GM Jeff Luhnow got a couple of useful pieces for Carlos Lee. They were willing to listen on Jed Lowrie, but Lowrie’s hurt. Brett Myers is marketable as is Brandon Lyon. Wesley Wright will be in play as a lefty reliever. The opinions on Wandy Rodriguez are varied and vast. I’ve always liked him and think he’d be a good addition to a team with a solid defense and playing in a park where it’s not easy to hit home runs like the Mets, Angels, Dodgers and Marlins.

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American League East—Buy, Sell or Stand Pat?

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You’ll see all the “rumors” floating around, published in newspapers and discussed on blogs, websites and shows. Most of them are fabrications, blown out of proportion or strategically placed factoids by owners, GMs, player agents, players, media members and anyone else with a stake in getting a story out there.

Starting with the American League East, here’s a realistic analysis of what teams should do at the upcoming trading deadline and which players might be available.

New York Yankees

Of course the Yankees are buyers, but what they’re buying and are willing to sell is still unknown. GM Brian Cashman has said he’s not going after any big name starting pitchers. Is that because they don’t want to trade prospects or because their prospects have lost luster throughout baseball?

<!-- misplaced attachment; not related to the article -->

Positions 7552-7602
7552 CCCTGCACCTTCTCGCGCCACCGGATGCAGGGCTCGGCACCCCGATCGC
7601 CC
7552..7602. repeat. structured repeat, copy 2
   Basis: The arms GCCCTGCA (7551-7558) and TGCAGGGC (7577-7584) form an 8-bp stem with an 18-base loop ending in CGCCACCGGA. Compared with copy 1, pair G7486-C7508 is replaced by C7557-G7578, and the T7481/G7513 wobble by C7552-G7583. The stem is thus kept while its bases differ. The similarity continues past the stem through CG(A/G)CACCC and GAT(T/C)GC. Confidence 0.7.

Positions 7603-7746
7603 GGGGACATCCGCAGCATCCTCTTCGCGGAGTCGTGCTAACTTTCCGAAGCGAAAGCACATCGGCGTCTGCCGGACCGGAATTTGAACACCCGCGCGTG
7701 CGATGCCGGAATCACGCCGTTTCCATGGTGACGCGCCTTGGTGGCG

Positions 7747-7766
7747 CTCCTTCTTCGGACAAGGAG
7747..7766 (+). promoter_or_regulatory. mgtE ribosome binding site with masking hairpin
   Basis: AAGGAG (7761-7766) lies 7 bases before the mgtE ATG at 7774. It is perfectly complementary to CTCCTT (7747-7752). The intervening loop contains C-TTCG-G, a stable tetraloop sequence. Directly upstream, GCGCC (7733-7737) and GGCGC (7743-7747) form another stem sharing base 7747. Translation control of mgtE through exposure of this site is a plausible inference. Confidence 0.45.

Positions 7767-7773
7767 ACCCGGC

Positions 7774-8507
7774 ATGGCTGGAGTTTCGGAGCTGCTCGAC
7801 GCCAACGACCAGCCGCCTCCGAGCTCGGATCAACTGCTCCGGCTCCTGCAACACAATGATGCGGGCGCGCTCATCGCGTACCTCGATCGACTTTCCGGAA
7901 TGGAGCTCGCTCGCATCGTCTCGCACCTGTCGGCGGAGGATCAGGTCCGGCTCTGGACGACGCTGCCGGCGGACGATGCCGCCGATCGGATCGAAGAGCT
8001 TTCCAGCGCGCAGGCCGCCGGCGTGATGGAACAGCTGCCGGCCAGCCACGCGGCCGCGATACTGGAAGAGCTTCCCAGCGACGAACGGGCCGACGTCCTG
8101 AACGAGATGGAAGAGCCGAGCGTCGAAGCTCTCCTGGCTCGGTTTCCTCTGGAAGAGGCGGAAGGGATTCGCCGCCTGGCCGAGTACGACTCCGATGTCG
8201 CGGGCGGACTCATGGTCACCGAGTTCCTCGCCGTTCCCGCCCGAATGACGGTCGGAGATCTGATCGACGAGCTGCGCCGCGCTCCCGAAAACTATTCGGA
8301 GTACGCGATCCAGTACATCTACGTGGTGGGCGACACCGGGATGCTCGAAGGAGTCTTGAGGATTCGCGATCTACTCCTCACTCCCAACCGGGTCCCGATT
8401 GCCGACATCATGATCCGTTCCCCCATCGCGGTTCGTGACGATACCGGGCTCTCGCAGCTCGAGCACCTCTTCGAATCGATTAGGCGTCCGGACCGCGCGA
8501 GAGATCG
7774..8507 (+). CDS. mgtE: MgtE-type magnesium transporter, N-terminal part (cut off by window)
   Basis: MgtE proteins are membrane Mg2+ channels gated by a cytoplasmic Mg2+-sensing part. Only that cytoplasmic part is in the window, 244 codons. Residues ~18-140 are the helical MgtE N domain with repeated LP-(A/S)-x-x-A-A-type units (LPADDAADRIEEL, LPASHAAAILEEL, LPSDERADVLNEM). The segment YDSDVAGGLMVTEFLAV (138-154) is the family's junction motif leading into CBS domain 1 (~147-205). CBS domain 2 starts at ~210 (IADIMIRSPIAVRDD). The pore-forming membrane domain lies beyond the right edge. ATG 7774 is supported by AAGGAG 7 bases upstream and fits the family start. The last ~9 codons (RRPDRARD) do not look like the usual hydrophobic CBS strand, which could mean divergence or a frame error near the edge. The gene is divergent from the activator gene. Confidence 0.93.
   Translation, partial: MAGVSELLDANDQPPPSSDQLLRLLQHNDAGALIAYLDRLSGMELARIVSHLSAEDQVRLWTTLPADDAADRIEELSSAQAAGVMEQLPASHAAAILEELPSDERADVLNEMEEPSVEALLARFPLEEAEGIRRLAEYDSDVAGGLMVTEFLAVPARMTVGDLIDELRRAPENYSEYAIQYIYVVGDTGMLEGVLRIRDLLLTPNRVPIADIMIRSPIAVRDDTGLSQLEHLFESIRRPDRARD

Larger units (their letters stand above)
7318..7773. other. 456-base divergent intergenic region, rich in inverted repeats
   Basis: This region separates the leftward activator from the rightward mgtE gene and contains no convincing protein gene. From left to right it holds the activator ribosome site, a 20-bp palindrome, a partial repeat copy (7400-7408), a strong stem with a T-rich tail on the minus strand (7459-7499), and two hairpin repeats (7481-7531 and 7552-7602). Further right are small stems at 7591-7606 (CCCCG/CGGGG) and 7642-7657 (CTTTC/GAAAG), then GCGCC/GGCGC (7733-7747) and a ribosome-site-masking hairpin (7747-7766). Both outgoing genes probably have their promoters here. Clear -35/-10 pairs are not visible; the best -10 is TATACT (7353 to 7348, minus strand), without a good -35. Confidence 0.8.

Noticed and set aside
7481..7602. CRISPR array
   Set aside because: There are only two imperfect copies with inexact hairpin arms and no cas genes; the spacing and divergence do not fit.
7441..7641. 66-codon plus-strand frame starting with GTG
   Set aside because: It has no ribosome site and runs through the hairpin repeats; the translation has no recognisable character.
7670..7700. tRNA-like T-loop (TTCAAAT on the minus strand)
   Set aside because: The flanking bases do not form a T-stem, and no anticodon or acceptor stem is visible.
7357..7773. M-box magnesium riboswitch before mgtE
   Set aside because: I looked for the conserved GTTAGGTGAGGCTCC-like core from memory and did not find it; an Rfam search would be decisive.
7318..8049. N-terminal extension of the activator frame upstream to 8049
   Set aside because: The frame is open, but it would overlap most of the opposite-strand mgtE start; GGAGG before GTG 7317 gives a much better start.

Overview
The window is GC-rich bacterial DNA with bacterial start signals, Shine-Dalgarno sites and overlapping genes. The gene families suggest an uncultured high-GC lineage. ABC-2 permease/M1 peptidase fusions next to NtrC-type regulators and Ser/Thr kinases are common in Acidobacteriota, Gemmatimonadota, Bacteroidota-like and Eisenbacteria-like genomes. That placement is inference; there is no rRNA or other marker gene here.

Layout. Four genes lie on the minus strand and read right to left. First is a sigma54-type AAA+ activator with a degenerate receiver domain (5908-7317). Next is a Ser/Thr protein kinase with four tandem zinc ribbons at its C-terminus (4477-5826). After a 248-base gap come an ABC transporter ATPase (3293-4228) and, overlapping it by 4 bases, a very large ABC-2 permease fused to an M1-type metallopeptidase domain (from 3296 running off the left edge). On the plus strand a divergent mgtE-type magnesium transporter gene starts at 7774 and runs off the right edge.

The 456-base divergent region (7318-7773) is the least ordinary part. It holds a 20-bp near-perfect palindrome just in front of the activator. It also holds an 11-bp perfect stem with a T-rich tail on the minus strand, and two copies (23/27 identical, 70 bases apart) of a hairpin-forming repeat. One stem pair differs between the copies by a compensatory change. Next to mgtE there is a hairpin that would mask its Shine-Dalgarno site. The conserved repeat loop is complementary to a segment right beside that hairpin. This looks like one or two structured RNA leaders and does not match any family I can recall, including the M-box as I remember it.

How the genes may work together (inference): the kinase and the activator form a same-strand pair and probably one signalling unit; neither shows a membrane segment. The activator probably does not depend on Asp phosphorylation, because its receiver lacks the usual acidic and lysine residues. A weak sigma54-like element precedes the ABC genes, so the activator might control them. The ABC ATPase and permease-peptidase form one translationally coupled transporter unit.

The Yankees have crafted a case study in diminishing the value of their lauded minor leaguers. They managed to sell their one big asset—Jesus Montero—for a lemon in Michael Pineda and a bent “key” Jose Campos. (Still no updates on the condition of Campos’s elbow, by the way. Have they buried him somewhere?)

Manny Banuelos is also injured and Dellin Betances was demoted from Triple A to Double A because he couldn’t throw strikes.

Teams would take both, but not as the centerpiece for a notable veteran player. As part of a package? Absolutely.

They’d be foolish not to at least check in on Cole Hamels. They’re a more likely suitor for Ryan Dempster. I’d steer clear of Jason Vargas and Wandy Rodriguez (not good ideas for Yankee Stadium); Matt Garza is intriguing buy costly.

They need bullpen help with Grant Balfour, Rafael Betancourt, Brandon League and Joe Thatcher targets to consider.

If I were Cashman, I’d call Diamondbacks’ GM Kevin Towers (a former Cashman assistant) and tell him to hold off on trading Justin Upton in-season because the Yankees will want him over the winter to replace Nick Swisher.

Baltimore Orioles

They should stand pat making only negligible and cheap additions.